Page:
MHFR Committee unanimously approves psychiatric hospital in Cape Girardeau

JEFFERSON CITY, Mo. — The Missouri Health Facilities Review Committee unanimously approved a nearly $30 million project to establish a 102-bed psychiatric hospital in Cape Girardeau.

SoutheastHEALTH Behavioral Health Center would cover adult and adolescent inpatient behavioral health along with a coordinated outpatient program.

“Due to the central location of Cape Girardeau in southeast Missouri, patients are often transported long distance to the hospital’s emergency department for assessment and held for extended periods, awaiting transpiration to one of only a few remaining acute psychiatry beds in this part of the state,” Rep. Kathy Swan wrote in a letter of support. “In addition, neither of Cape Girardeau’s hospitals is set up to provide behavioral health for court-ordered involuntary commitments, further limiting access to much-needed services.”

But the discussion over whether or not to approve additional skilled nursing beds in a facility in Sikeston dominated Monday’s Certificate of Need hearing.

The MHFR Committee denied Delta South Nursing and Rehabilitation’s proposal by a 5-1 vote, after a lengthy discussion highlighted by nearly 10 parties opposed to the project. This was Delta South’s second attempt at adding more SNF beds this year.

In January, Delta South presented a proposal for 25 additional SNF beds to their existing facility in New Madrid County. The committee founds a few issues with the proposal including the lack of a documented waitlist and a failure to prove the need in the community.

The relatively new facility — which is still in its first year — was approved for three of the requested 25 beds. The need formula for the 15-mile radius shows a roughly 400-bed surplus.

Delta South came back to the May meeting with a new application, seeking 15 additional beds, which they said addressed the issues with the previous proposal. They submitted a waitlist and documentation of nearly 95 percent occupancy rate. Additionally, they weren’t seeking to add new SNF beds to the community but rather had come to an agreement where, if approved, Westfield Nursing Center would delicense 15 SNF beds.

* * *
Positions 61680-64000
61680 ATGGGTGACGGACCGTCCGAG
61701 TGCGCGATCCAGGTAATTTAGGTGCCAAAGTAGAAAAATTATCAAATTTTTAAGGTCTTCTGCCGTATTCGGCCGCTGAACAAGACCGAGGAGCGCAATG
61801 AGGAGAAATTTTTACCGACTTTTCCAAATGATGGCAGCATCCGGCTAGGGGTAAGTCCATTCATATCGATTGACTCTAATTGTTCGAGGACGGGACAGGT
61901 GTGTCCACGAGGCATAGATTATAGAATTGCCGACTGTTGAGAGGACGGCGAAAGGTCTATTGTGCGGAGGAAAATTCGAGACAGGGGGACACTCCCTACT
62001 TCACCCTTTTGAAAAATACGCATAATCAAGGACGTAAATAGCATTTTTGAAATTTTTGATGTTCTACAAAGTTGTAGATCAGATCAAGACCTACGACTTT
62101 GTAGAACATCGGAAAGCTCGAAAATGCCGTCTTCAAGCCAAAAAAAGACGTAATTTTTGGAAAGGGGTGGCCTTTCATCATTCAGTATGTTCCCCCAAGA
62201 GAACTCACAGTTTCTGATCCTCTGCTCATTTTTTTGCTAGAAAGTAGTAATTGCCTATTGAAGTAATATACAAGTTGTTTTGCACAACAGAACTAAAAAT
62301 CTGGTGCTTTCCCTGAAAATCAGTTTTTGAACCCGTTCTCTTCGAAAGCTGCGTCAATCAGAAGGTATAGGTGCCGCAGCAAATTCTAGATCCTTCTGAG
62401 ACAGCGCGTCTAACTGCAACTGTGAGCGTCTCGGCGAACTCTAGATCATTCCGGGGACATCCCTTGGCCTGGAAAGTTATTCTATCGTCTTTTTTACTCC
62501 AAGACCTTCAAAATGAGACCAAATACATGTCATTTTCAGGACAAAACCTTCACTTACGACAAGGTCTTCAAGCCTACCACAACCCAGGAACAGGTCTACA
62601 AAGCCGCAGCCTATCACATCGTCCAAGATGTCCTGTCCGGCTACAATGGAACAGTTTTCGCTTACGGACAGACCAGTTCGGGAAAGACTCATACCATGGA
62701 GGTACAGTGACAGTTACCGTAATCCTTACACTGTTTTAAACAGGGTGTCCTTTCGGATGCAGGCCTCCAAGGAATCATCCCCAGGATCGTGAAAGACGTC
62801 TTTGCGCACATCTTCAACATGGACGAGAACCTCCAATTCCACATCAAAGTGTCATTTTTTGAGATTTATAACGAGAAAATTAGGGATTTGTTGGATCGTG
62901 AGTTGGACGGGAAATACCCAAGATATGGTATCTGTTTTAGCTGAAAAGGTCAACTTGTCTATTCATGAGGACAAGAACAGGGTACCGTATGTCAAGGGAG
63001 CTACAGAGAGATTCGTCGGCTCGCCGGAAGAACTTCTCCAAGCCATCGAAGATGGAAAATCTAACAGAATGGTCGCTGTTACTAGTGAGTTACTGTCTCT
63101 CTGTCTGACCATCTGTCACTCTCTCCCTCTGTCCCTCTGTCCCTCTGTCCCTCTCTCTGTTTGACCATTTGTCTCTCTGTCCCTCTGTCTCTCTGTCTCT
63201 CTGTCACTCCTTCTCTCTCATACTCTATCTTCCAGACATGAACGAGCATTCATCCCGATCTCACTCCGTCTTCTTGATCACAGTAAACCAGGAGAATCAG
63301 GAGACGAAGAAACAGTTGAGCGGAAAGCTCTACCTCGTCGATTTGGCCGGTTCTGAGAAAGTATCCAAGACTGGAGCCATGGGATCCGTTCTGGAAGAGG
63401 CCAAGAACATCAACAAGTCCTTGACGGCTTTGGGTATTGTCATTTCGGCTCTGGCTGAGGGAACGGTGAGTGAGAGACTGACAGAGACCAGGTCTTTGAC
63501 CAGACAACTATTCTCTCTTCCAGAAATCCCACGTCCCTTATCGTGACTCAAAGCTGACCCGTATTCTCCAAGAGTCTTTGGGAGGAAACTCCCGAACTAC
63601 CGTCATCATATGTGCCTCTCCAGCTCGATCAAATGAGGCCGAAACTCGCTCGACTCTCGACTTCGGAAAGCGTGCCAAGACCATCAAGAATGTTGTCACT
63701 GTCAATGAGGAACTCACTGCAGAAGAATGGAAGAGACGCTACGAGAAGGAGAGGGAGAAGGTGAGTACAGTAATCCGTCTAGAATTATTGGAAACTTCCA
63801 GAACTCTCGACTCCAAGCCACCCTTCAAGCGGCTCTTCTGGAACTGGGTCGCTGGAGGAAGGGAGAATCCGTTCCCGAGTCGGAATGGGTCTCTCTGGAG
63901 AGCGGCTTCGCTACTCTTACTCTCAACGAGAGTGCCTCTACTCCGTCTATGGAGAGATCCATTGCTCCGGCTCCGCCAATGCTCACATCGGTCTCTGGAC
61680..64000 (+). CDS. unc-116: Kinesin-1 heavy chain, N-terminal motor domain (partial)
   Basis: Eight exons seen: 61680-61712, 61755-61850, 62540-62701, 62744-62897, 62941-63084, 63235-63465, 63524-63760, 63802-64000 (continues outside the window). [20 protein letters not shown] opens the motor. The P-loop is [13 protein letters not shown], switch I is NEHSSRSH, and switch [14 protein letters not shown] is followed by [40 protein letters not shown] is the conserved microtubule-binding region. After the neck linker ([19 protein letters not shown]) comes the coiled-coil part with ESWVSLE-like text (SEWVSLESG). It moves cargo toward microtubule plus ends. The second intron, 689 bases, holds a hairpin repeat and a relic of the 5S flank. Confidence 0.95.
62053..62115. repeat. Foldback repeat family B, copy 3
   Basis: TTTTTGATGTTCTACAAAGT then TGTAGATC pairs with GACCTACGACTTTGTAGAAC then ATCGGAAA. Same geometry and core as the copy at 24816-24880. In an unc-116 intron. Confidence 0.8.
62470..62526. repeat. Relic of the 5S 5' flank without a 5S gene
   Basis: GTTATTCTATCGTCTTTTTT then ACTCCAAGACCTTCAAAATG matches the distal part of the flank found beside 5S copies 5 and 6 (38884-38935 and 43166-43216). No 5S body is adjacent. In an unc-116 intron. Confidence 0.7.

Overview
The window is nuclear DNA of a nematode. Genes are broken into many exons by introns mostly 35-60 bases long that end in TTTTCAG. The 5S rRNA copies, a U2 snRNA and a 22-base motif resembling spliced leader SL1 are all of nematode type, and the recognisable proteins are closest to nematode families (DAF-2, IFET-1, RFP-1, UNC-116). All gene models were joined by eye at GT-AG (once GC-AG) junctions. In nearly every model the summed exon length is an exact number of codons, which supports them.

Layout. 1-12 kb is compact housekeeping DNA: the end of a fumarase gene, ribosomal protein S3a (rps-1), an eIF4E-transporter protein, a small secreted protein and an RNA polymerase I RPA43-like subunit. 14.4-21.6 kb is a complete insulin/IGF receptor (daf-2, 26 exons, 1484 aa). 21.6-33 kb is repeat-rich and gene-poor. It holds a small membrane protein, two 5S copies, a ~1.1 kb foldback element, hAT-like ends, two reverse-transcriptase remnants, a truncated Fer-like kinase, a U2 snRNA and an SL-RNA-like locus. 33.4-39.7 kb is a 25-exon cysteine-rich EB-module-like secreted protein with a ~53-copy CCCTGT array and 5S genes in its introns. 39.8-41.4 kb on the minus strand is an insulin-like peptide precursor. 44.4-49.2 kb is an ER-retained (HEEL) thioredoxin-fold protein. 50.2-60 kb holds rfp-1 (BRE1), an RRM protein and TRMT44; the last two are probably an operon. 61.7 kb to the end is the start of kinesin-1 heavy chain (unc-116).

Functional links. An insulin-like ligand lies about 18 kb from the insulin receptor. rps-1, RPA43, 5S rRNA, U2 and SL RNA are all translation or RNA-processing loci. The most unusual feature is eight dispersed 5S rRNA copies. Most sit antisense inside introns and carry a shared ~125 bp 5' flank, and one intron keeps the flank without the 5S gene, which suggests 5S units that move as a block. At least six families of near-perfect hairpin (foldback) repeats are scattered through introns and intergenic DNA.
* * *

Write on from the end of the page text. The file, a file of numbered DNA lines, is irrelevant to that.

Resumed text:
Westfield ranges from 53 percent to 100 percent occupancy rate and has a much lower reimbursement rate — roughly $135 compared to Delta South’s $153.

One opponent equated transferring the beds from one facility to another as “rearranging the chairs on the Titanic” calling it a “stressed” market with the current bed surplus.

“I still have issues because we are hurting nursing homes that are taking Medicaid patients,” said Sen. Mike Cunningham. “Still gonna leave surplus beds, still gonna leave the same thing — nursing homes that are taking the Medicaid people are still stuck at the lower reimbursement rate.

“I think it hurts the other homes and I just can not support that.”

Opponents also pointed out that once Delta South has been operational for two years, and the meet occupancy requirements they could apply for an automatic 10 percent increase. There is also a provision that allows a nursing home to purchase beds from a competitor once they have been operational for two years.

Three additional robotic surgery systems were approved: one at Lee’s Summit Medical Center, one at St. Anthony’s Medical Center, and Barnes-Jewish Hospital.

CON’s were also approved for Landmark Hospital of Columbia to establish an 23-bed LTCH, for  Clarendale of Clayton to establish an 98-bed ALF, and for Moberly Retirement Center to establish an 18-bed RCF.

The next full CON meeting is scheduled for June 9, 2018 and the next expedited ballot is scheduled for May 22, 2018.

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